Islamism and the International Order Working Group

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In This Arab Time, by Ajami

In This Arab Time: The Pursuit of Deliverance

by Fouad Ajamivia Hoover Press
Saturday, November 15, 2014

In this collection of bold and wide-ranging essays, Fouad Ajami offers his views on the Middle East, commenting on the state of affairs in Iraq, Iran, Syria, Egypt and more. He brings into focus the current struggles of the region through detailed historical standpoints and a highly personal perspective.

Interviews

Samuel Tadros on Bill Bennet's Morning in America

interview with Samuel Tadrosvia Bill Bennett's Morning In America
Friday, November 14, 2014

Islamism and the International Order Working Group Member Samuel Tadros remembers Fouad Ajami on Bill Bennett's Morning in America.

Fouad Ajami
Interviews

Samuel Tadros on Opinion Journal

interview with Samuel Tadrosvia Wall Street Journal Live
Wednesday, November 12, 2014

Islamism and the International Order Working Group Member Samuel Tadros discusses Fouad Ajami and his recently released collection of essays on Opinion Journal.
 

Blank Section (Placeholder)Analysis and Commentary

Chaos in the Fertile Crescent

by Fouad Ajamivia Defining Ideas
Wednesday, October 8, 2014

Iran, Turkey, and Saudi Arabia have stepped into the vacuum left by the retreat and disinterest of the West. 

Blank Section (Placeholder)Analysis and Commentary

The "Moby Dick" Guide to Foreign Policy

by Charles Hillvia Defining Ideas
Wednesday, October 1, 2014

Herman Melville’s epic is a metaphor of and manual for American statecraft. 

Analysis and Commentary

The Coming Disintegration of Iraq

by Lieutenant Colonel Joel Rayburnvia The Washington Post
Friday, August 15, 2014

Nouri al-Maliki may have agreed to step down as prime minister of Iraq on Thursday, but the damage he has wrought will define his country for decades to come. The stunning collapse of the Iraqi state in its vast northern and western provinces may be Maliki’s most significant legacy. After nine decades as the capital of a unitary, centralized state, Baghdad no longer rules Kurdistan, nor Fallujah, nor Mosul, and might never rule them again.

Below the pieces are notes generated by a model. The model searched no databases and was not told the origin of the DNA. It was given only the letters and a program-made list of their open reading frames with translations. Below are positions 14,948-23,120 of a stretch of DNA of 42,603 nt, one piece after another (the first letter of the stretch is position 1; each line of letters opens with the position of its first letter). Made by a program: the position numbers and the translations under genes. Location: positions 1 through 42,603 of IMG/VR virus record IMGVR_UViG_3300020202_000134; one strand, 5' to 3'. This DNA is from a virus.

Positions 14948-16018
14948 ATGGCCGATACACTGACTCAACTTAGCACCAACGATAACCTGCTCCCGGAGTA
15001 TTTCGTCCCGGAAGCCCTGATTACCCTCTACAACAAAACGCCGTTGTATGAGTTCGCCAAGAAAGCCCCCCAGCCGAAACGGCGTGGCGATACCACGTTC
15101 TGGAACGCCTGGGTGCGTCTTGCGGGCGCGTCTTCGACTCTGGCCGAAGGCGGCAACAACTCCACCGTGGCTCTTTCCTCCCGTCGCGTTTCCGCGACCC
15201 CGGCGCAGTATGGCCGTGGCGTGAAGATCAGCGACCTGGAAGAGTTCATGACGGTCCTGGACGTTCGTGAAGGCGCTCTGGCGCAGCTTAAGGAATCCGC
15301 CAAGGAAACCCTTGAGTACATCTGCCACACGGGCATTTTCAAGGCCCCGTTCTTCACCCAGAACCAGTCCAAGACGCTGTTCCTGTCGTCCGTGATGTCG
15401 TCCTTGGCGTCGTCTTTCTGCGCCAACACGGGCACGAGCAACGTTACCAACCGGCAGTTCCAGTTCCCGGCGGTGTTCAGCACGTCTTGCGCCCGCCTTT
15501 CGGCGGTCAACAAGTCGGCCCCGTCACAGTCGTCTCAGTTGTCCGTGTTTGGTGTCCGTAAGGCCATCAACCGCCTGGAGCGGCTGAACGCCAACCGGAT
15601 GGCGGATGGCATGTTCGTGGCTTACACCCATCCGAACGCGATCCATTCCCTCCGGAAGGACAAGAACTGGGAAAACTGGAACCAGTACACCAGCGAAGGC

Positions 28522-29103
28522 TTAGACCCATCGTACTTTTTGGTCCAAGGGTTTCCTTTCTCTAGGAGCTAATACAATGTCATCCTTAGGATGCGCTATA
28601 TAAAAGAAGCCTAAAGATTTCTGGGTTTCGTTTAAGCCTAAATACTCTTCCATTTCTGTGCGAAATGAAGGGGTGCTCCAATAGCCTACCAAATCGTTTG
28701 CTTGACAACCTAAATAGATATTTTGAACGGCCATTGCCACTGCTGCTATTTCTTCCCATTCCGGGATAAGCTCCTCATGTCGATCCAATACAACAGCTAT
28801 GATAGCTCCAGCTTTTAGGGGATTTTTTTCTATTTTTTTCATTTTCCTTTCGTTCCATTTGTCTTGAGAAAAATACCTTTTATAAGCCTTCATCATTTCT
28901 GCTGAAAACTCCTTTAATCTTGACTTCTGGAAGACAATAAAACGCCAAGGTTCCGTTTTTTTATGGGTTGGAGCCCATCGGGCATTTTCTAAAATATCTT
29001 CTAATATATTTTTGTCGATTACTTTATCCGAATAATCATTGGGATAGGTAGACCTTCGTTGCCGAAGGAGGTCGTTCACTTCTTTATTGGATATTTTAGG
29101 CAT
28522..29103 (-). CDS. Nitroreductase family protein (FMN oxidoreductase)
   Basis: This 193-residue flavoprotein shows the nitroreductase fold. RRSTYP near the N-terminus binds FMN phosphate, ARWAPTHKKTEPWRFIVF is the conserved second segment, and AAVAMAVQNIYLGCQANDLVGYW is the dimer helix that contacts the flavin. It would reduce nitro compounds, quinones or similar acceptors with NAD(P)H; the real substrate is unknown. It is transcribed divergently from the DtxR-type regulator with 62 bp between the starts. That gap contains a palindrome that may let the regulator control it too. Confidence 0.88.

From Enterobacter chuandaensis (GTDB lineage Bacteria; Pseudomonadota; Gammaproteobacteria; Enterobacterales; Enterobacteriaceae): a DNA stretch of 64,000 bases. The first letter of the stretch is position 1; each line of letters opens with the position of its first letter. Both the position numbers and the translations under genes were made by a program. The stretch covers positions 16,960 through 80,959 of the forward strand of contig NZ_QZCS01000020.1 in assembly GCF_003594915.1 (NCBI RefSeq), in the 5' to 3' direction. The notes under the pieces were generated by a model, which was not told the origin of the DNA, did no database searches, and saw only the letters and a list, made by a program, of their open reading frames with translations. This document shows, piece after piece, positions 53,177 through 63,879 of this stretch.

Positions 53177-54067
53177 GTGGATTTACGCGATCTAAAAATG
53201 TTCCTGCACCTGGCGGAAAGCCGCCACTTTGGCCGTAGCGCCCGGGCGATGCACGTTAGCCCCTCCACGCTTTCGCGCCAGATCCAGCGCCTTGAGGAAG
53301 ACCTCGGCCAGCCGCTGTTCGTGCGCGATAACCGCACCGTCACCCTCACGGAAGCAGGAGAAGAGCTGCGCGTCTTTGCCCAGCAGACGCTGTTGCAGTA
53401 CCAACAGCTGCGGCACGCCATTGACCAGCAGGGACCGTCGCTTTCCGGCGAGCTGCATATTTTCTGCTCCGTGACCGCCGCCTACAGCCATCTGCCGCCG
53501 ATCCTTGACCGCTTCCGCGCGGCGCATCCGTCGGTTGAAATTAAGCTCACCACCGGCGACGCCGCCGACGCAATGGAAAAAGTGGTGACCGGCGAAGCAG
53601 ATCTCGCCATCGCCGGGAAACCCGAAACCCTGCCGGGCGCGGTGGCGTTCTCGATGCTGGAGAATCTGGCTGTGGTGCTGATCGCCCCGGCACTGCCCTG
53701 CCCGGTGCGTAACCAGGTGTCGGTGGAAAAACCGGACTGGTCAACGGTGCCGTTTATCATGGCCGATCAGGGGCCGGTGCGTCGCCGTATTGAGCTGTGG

The Palestinian People
Analysis and Commentary

A Ballot-Box Test for the Palestinians

by Reuel Marc Gerechtvia Wall Street Journal
Thursday, August 14, 2014

It has become de rigueur among Israelis, and many Americans, to belittle the idea of Palestinian democracy. The 2006 legislative elections—strongly backed by President George W. Bush and Palestinian President Mahmoud Abbas —produced a narrow victory by Hamas, an Islamist terrorist organization, setting off a long slide for the more secular Fatah. Fatah is the muscle behind the Palestinian Authority, the government on the West Bank.

Iraq after America: Strongmen, Sectarians, Resistance

Iraq after America: Strongmen, Sectarians, Resistance

by Lieutenant Colonel Joel Rayburnvia Hoover Press
Friday, August 1, 2014

More than a decade after the US-led invasion of Iraq, most studies of the Iraq conflict focus on the twin questions of whether the United States should have entered Iraq in 2003 and whether it  should have exited in 2011, but few have examined the new Iraqi state and society on its own merits.

The Weaver's Lost Art

by Charles Hillvia Hoover Press
Tuesday, July 1, 2014

Looking beneath the surface of strategy, policy, and daily operations, the author uses the analogy of weaving to review the United States’ historical responsibility for maintaining international peace and security.

The Struggle for Mastery in the Fertile Crescent

by Fouad Ajamivia Hoover Press
Tuesday, July 1, 2014

Fouad Ajami analyzes the struggle for influence along the Fertile Crescent—the stretch of land that runs from Iran’s border with Iraq to the Mediterranean—among three of the regional powers that have stepped into the vacuum left by the West: Iran, Turkey, and Saudi Arabia.

Pages

The Caravan


Visit the Caravan, a periodic symposium on the contemporary dilemnas of the greater Middle East.

The Working Group on Islamism and the International Order seeks to engage in the task of reversing Islamic radicalism through reforming and strengthening the legitimate role of the state across the entire Muslim world.

Efforts will draw on the intellectual resources of an array of scholars and practitioners from within the United States and abroad, to foster the pursuit of modernity, human flourishing, and the rule of law and reason in Islamic lands–developments that are critical to the very order of the international system. The working group is chaired by Hoover fellow Charles Hill with an active participation by Hoover Institution director John Raisian.

Visit The Caravan, a periodic symposium on the contemporary dilemmas of the greater Middle East.